Egyptian Air Force to use Raytheon warfare system in F-16s

27 July 2010

The deal was confirmed during the Farnborough Airshow in the UK

The Egyptian Air Force is to use Raytheon’s new electronic warfare system known as Aces for the F-16 aircraft the country has on order.

In March, the Egyptian Air Force ordered 20 Block 52 F-16 aircraft from US-based Lockheed Martin in a deal worth about $213m.

Raytheon will now provide Lockheed Martin with electronic warfare systems for the F-16 contract.

Aces is an advanced counter-measure electronic system, that comprises a radar warning receiver, towed decoy systems, which protect the aircraft and crew against missile attacks, a jammer to disable enemy defences and a chaff/flare dispenser.

The system will be used in combat environments and will be able to identify and prevent potential threats.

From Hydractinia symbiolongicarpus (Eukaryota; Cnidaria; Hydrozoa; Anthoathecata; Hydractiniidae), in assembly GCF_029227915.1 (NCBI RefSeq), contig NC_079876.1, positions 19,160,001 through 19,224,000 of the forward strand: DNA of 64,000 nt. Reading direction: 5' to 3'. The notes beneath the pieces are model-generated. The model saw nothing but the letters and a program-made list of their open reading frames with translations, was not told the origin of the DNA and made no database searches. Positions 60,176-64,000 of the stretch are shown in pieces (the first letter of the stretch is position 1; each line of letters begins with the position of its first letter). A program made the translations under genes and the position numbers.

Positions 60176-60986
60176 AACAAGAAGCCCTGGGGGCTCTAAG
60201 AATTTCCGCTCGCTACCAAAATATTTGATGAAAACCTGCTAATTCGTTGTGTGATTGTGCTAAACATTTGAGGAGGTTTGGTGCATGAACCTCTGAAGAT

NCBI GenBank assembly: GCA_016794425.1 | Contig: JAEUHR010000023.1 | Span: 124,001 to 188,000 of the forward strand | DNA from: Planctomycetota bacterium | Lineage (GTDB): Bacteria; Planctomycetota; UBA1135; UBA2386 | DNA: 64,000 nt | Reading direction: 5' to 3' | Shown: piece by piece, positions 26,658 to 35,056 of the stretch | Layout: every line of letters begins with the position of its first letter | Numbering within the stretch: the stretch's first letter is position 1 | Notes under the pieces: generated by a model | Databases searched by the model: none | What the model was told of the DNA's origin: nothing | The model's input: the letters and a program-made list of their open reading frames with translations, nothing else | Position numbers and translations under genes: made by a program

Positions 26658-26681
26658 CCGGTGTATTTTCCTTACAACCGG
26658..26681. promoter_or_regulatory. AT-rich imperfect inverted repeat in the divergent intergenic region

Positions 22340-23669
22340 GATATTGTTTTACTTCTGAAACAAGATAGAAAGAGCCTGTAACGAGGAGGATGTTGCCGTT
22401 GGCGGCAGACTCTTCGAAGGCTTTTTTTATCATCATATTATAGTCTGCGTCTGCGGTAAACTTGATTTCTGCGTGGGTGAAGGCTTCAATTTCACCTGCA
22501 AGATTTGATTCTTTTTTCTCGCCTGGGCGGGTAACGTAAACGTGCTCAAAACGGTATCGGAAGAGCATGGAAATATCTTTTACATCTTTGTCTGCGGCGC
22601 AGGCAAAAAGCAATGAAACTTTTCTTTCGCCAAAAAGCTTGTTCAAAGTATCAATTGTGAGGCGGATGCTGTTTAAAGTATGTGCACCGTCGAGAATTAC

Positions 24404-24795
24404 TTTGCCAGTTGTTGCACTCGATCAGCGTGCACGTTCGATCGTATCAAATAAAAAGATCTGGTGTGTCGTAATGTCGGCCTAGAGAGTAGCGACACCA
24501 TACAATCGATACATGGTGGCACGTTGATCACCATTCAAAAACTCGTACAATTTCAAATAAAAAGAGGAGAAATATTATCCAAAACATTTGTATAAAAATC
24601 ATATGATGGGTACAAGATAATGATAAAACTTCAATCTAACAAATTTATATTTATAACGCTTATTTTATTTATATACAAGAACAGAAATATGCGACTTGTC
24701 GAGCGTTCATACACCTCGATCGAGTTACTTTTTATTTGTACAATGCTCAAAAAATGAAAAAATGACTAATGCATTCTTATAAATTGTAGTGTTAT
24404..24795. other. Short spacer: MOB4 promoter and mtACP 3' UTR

“The need for advanced, extremely accurate electronic warfare technology continues to be a critical element for every fighter aircraft operating in a combat environment today. Our Aces self-protection system will identify potential threats, pinpoint their locations and jam them,” says Scott Jackson, general manager for the electronic warfare systems business of Raytheon.

The Egyptian Air Force is expected to take delivery of all of the F-16 planes by 2013.

Egypt was the first Arab country to purchase F-16s through a foreign military sales programme called Peace Vector. The Egyptian Air Force received a total of 42 F-16s in its first order in 1980 and since then has purchased five more lots of aircraft, for a total of 240 F-16 Fighting Falcons.

Raytheon also installed the Aces system in F-16 jets in the Moroccan Air Force.

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